And the final topic integrates these dimensions to the broader topic of light and mood. The impact of light can broadly be divided into visual and the non visual effects. The visual pathway gives rise images and our experience of an interesting and lively environment. As we have seen, light also generates a powerful cascade of powerful non-visual effects - the vital cycle that regulates everything from digestion to attention, mood and muscle strength. Beyond the dangers of light, I would like to encourage you to invite your children to be aware of how extraordinary light is.
A torch or a bike light against a wall can create magical shadows and tell stories, provide the starting point for photographs and moving images videos - and anyone who has ever played with a torch will know just how much fun that can be.
Experimenting with shadows in the sunshine outside is another wonderful game to play. A drinking glass or prism on a windowsill will create rainbows and an object with different facets will break up the image of the scene behind it in unexpected ways.
Placing candles on the table for your evening meal will create a memorable experience of ritual and celebration.
Light can be a source of endless wonder as these young people become curious observers, conducting their own experiments to learn what the world is like for themselves.
To end this conversation, I wanted to run through some simple tips for selecting lights as it can be incredibly confusing. So I have put together some basic tips below -
Cap/fitting – the code shows the size and type
Brightness - as a general rule, an LED is ten times brighter than the equivalent incandescent-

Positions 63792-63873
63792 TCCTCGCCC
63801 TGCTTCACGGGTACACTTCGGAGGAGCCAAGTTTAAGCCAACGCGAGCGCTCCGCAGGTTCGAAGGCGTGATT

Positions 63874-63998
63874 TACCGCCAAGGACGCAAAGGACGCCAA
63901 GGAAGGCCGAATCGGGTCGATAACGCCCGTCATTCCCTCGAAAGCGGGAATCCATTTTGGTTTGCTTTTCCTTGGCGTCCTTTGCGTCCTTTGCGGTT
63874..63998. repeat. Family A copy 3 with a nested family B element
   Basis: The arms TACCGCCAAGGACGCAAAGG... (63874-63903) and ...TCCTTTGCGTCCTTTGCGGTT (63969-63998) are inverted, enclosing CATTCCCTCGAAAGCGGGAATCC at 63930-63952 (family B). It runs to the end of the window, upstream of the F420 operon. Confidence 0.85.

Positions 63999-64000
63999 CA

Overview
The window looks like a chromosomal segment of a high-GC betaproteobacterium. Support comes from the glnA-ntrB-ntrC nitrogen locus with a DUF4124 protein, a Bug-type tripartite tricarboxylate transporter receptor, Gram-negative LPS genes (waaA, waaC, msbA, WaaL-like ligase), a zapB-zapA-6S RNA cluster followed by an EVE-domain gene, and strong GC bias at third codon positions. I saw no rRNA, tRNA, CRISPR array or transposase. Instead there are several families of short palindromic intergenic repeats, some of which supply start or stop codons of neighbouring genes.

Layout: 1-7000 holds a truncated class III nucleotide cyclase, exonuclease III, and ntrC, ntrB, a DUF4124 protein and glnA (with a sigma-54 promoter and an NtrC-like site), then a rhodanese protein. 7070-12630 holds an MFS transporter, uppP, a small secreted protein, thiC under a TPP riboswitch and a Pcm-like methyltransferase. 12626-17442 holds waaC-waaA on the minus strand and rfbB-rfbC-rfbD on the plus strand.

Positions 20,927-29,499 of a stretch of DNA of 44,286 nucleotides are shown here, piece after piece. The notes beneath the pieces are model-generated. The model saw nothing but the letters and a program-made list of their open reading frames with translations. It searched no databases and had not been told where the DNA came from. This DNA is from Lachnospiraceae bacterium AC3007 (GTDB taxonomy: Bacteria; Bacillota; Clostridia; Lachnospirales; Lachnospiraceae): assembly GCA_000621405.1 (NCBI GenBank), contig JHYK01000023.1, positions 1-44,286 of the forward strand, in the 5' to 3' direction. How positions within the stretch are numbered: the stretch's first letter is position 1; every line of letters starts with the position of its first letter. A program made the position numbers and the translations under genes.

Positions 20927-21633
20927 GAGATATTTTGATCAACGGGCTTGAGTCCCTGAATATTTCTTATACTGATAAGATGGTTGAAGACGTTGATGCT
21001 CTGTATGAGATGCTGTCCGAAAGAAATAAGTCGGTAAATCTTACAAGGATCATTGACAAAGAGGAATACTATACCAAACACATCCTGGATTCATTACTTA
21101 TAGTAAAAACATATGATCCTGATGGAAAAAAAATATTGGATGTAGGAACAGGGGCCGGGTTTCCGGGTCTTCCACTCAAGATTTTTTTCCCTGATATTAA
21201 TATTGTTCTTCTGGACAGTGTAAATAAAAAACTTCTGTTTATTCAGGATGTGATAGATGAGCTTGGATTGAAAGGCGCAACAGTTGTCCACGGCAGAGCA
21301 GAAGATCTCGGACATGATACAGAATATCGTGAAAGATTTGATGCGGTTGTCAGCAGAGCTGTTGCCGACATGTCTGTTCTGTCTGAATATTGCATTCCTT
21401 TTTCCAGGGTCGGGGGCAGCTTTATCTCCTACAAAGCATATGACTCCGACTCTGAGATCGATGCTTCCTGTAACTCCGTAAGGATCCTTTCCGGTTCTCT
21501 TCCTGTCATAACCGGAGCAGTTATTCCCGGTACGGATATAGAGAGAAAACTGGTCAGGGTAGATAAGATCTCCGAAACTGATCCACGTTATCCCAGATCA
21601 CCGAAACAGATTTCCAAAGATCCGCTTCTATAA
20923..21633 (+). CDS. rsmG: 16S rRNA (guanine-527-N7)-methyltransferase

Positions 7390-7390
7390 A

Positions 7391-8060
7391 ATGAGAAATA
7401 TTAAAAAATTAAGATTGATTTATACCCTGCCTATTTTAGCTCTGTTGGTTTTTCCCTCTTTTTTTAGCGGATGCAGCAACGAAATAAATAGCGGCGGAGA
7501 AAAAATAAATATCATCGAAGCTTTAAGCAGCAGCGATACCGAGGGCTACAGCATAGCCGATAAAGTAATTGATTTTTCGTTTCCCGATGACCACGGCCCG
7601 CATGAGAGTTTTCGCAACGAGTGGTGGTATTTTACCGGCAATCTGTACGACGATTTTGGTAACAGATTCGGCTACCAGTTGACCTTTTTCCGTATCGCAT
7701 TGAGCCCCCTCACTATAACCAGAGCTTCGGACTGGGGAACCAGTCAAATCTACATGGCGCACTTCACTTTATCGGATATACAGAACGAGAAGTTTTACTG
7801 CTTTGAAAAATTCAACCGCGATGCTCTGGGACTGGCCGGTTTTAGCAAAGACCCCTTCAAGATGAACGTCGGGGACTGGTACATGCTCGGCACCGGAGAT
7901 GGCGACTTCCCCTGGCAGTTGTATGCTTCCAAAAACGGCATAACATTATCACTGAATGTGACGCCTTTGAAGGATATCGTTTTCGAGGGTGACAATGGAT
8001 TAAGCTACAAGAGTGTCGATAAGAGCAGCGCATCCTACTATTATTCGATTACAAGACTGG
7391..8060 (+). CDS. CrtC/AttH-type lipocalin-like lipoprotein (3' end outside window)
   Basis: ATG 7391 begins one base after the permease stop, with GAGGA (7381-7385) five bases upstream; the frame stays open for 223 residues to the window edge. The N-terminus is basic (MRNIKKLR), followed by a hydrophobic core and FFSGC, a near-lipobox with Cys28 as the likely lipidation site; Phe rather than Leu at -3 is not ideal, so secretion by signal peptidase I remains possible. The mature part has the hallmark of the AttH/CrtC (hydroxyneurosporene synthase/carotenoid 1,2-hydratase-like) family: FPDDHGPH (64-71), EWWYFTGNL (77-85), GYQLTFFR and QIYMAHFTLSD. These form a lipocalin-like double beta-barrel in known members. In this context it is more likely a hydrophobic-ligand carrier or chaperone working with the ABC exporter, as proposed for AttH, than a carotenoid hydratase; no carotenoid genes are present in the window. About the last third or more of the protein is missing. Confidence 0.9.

Spectrum – The lower the number, the warmer the color. That number relates to its energetic values, that is the Kelvin value. So a general warm white in your home is going to be about 3000 to 2700. A cool white is above 4,000. .
Colour Rendering Index. The colors that we perceive is a combination of the colors that are that come out of the light source and the colors that are reflected in the source. So if you think of something being green, actually what's happening is all the wavelengths except green, have been absorbed by that object. So you're looking for something which is at least color rendering index 90%. That means that at least 90% of the spectrum is present may not be in the same balances and daylight.
Lux. In areas where you're trying to concentrate or stay awake or be focused on the surface, seek out a bright, cool white source from a good-quality manufacturer. Like dress sizes, the numbers on the label are only a rough guide - it's worth trying them out in situ.
I hope I have inspired you to see the power of light to change your life for good. Beyond the physical and mental dimensions of this remarkable material, it is a kind of everyday magic and constant source of wonder and delight.